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Old August 1, 2017, 05:31 PM   #1
Nunya53
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264 Win Mag Vs 7 Rem Mag

Just curious if anyone could share some insight why the 7 Rem Mag sent the 264 Win Mag to the dusty corner when it came out? Just doesn't make sense for a "Western" rifle. I have an FN model 70 in 264 that shoots great and I just picked up a model 70 Classic Sporter (NOS) in 7 Rem Mag for a price I couldn't pass up....

My Model 70 addiction is growing....I might need an intervention....

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Old August 1, 2017, 05:54 PM   #2
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MY understanding was that the 264 was rough on barrel life. That might have been from folks trying to hot-rod though. (This is from years ago when I bought my 7mm in 1980)
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Old August 1, 2017, 06:02 PM   #3
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I've always heard that as well, but I can't believe there was that much of an advance in metallurgy between 1958 and 1962. I seems if one was a barrel burner, the other would be too....In any case, from what I've read, modern steel has put the barrel burner excuse out to pasture.....

I will shoot both and see what I like best

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Old August 1, 2017, 06:36 PM   #4
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Yes, the 264 is rough on barrels, but one of the big arguments for the 7mm Mag is that it can be found in heavier bullet weights than those available for the 264 Win Mag in factory loads (175 gr vs 140 gr). So, too much barrel wear and not enough bullet mass were its primary faults.
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Old August 1, 2017, 06:40 PM   #5
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I think it was chronographs that sent the 264 to the dusty corner when it was revealed that actual velocity was a close match to the already well established 270 Winchester, especially so if the barrel lengths were the same. The 7mm Remington Magnum gives a little better performance than the 270 and 30-'06, but not by a wide margin. With those two magnums, the rifleman sacrifices some magazine capacity in hopes of gaining a performance advantage. they would be more popular if it weren't for the fact that the 30-'06 and 270 are already quite outstanding. Factory loaded 30-'06 ammo is loaded to a lower pressure for reasons that I don't want to take the time to explain at the moment. But suffice it to say, that in the same strong rifles that your magnums are chambered for, it would be entirely safe to handload the 30-'06 to similar pressures. Thus, the '06 has the most to be gained, performance-wise, from handloading. It will do anything the 7mm Remington Magnum can do. But they are all good hunting calibers, and will get the same job done. How many shots do you really need, anyway? I have never owned a 30-'06, but simply recognize it for the gold-standard that it is.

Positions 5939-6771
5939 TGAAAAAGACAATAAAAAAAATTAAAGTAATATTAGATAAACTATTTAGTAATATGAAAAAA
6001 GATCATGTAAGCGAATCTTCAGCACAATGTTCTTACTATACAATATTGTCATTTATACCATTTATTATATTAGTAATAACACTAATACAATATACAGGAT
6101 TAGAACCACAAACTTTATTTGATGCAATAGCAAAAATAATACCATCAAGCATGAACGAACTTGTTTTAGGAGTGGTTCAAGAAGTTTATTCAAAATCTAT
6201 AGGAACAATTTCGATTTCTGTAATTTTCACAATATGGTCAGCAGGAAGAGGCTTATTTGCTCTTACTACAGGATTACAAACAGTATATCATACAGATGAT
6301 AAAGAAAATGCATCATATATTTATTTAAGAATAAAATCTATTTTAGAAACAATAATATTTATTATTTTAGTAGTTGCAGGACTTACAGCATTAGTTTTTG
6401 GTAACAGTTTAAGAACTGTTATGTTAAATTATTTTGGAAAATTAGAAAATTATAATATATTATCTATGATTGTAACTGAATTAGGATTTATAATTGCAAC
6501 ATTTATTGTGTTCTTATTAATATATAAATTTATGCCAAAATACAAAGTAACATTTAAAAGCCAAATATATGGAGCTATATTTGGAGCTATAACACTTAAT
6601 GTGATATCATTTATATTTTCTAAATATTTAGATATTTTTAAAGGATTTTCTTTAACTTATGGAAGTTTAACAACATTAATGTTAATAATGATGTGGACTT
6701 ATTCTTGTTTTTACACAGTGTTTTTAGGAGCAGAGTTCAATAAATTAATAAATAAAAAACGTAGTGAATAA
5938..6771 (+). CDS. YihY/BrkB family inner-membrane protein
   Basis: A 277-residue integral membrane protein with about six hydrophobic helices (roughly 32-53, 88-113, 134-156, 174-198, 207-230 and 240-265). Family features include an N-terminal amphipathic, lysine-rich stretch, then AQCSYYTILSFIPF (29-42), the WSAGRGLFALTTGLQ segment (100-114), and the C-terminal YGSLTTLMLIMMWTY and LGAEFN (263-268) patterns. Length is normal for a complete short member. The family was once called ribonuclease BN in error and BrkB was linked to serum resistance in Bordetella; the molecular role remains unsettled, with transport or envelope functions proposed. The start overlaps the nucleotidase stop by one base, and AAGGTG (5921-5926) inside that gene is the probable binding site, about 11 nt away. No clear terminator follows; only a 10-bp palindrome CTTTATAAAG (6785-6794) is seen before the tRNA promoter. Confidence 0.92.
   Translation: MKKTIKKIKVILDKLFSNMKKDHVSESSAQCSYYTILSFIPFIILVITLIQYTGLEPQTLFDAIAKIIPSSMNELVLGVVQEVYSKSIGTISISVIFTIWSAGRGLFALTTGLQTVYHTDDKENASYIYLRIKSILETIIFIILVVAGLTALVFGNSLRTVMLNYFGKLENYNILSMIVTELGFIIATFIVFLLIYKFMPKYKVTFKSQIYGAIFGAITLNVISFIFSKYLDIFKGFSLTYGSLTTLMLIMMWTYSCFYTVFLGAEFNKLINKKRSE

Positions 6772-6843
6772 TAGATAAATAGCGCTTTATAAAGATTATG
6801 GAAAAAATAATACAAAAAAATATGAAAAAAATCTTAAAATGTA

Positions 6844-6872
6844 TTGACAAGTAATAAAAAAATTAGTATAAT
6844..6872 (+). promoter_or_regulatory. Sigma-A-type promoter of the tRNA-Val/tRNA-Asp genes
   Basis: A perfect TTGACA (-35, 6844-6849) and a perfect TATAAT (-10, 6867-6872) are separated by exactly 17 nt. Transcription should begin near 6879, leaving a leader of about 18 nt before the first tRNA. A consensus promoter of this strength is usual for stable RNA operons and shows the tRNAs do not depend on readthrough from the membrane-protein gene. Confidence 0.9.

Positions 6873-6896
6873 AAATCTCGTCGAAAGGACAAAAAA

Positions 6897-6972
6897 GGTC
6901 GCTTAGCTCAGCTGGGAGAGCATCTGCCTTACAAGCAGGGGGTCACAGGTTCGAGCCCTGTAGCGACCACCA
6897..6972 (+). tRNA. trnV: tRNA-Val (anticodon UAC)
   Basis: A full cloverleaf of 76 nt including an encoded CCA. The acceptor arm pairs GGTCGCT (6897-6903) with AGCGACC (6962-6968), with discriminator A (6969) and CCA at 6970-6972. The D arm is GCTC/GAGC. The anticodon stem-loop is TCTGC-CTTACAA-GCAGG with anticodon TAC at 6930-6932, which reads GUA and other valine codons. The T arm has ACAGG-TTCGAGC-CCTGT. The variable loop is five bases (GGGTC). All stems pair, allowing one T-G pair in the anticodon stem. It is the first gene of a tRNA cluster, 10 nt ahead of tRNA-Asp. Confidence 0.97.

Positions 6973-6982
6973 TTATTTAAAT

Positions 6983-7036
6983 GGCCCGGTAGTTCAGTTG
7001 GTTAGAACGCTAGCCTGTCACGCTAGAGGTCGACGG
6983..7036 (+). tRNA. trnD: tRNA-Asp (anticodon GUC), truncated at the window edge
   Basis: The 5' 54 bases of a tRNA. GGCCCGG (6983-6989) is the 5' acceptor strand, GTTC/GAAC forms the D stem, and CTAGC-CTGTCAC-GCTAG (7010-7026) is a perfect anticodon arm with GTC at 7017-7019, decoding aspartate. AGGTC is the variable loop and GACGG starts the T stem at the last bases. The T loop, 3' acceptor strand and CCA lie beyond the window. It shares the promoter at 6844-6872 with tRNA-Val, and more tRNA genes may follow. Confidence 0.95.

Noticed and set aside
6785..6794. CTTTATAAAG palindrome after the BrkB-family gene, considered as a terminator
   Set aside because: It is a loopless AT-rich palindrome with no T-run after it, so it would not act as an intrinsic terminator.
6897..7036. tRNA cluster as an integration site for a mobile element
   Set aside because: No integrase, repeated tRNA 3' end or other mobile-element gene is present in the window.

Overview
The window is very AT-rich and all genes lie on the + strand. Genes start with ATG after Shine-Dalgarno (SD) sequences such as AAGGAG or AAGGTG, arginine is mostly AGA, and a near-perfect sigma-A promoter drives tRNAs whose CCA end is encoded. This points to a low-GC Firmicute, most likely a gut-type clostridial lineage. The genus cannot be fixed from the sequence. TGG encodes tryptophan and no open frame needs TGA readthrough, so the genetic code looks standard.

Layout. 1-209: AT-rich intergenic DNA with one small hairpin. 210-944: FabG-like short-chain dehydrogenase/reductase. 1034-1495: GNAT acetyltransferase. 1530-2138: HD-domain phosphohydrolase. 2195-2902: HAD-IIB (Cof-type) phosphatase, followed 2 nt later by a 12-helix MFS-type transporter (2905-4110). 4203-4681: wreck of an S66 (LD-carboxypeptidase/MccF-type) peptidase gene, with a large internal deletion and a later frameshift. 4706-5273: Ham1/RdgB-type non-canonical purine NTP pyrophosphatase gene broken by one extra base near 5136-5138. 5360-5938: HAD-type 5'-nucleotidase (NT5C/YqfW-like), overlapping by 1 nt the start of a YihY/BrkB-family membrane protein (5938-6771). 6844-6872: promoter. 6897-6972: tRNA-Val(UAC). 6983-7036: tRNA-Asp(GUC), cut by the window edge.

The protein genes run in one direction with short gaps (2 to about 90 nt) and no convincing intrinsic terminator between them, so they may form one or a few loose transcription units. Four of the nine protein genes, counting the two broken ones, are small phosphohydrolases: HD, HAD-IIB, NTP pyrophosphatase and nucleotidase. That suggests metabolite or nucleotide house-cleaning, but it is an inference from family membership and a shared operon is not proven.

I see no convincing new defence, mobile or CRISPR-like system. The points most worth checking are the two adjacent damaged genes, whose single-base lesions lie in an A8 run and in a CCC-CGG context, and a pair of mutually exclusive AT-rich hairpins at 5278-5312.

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Old August 1, 2017, 07:14 PM   #6
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I also heard hard on barrels. But look up the two in a manual. Look's to me like with every weigh bullet 7mm mag runs off from the 264. If I remember right the early 264's came out with a 26" stainless barrel and they didn't blue but had some other process for blacking the barrel.
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Old August 1, 2017, 08:13 PM   #7
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7mm is a severe barrel burner as well. 1500 rounds or so.

Metals have stayed the same (production advances have taken place)

No stainless back then, just CM. Stainless is the same as CM wear wise with some contending one or the other is better.

The only barrel I know of that has harder steel and longer life is a Lothar Walther who uses a European steel.

When you use large amounts of powder to move a small bullet that's a barrel burner. 300 WM falls in there.
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Old August 2, 2017, 12:11 AM   #8
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Quote:
Metals have stayed the same
Pretty much. 4140 is still 4140. There are a few twists in the mix nowadays,
but most metallurgy has changed little in the past 50 years.
Quote:
The only barrel I know of that has harder steel and longer life is a Lothar Walther who uses a European steel.
Harder steel is not used because barrels still have to be rifled, and they are not heat treated afterwards. There have been a few rebels over the years that touted harder barrels, but it is just too hard to rifle.
Quote:
No stainless back then, just CM.
No, there were stainless barrels in many of the early magnums, even some non-magnum guns. Winchester even made some 1890s with a black nickel plated barrel back in the "teens" (1910-1919) to reduce corrosion from corrosive priming compounds and black powder. Some early Remington 700s in 7mm mag came with a black chromed stainless barrel marked STAINLESS.

Quote:
I think it was chronographs that sent the 264 to the dusty corner when it was revealed that actual velocity was a close match to the already well established 270 Winchester,